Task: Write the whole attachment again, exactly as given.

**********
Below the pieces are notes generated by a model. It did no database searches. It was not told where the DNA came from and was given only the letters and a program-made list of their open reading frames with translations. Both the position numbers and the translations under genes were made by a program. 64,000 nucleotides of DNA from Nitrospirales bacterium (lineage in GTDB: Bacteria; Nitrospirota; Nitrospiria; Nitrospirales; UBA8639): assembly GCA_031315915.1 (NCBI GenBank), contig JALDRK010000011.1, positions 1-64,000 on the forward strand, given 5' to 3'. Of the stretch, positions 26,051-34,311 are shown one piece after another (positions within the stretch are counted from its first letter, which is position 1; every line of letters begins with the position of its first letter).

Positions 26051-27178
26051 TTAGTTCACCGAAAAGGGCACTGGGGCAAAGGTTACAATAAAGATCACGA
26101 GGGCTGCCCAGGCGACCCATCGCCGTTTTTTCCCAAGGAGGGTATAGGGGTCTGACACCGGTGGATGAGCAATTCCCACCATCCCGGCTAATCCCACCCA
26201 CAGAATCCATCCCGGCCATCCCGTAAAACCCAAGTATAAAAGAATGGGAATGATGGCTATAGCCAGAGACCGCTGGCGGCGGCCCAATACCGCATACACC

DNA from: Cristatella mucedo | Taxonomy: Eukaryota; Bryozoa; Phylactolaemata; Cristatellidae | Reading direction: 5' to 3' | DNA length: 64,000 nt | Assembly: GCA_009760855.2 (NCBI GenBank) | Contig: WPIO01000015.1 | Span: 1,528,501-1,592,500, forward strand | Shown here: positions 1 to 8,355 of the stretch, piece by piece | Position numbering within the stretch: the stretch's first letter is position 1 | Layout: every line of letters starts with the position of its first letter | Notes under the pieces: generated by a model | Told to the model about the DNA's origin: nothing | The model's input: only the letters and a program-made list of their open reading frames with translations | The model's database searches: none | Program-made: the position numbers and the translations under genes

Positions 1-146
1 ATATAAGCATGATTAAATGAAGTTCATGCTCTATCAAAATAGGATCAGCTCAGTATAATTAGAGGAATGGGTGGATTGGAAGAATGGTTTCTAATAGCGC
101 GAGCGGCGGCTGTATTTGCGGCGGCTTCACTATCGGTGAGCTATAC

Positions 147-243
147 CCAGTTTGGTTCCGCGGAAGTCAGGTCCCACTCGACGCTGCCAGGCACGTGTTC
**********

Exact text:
Below the pieces are notes generated by a model. It did no database searches. It was not told where the DNA came from and was given only the letters and a program-made list of their open reading frames with translations. Both the position numbers and the translations under genes were made by a program. 64,000 nucleotides of DNA from Nitrospirales bacterium (lineage in GTDB: Bacteria; Nitrospirota; Nitrospiria; Nitrospirales; UBA8639): assembly GCA_031315915.1 (NCBI GenBank), contig JALDRK010000011.1, positions 1-64,000 on the forward strand, given 5' to 3'. Of the stretch, positions 26,051-34,311 are shown one piece after another (positions within the stretch are counted from its first letter, which is position 1; every line of letters begins with the position of its first letter).

Positions 26051-27178
26051 TTAGTTCACCGAAAAGGGCACTGGGGCAAAGGTTACAATAAAGATCACGA
26101 GGGCTGCCCAGGCGACCCATCGCCGTTTTTTCCCAAGGAGGGTATAGGGGTCTGACACCGGTGGATGAGCAATTCCCACCATCCCGGCTAATCCCACCCA
26201 CAGAATCCATCCCGGCCATCCCGTAAAACCCAAGTATAAAAGAATGGGAATGATGGCTATAGCCAGAGACCGCTGGCGGCGGCCCAATACCGCATACACC

DNA from: Cristatella mucedo | Taxonomy: Eukaryota; Bryozoa; Phylactolaemata; Cristatellidae | Reading direction: 5' to 3' | DNA length: 64,000 nt | Assembly: GCA_009760855.2 (NCBI GenBank) | Contig: WPIO01000015.1 | Span: 1,528,501-1,592,500, forward strand | Shown here: positions 1 to 8,355 of the stretch, piece by piece | Position numbering within the stretch: the stretch's first letter is position 1 | Layout: every line of letters starts with the position of its first letter | Notes under the pieces: generated by a model | Told to the model about the DNA's origin: nothing | The model's input: only the letters and a program-made list of their open reading frames with translations | The model's database searches: none | Program-made: the position numbers and the translations under genes

Positions 1-146
1 ATATAAGCATGATTAAATGAAGTTCATGCTCTATCAAAATAGGATCAGCTCAGTATAATTAGAGGAATGGGTGGATTGGAAGAATGGTTTCTAATAGCGC
101 GAGCGGCGGCTGTATTTGCGGCGGCTTCACTATCGGTGAGCTATAC

Positions 147-243
147 CCAGTTTGGTTCCGCGGAAGTCAGGTCCCACTCGACGCTGCCAGGCACGTGTTC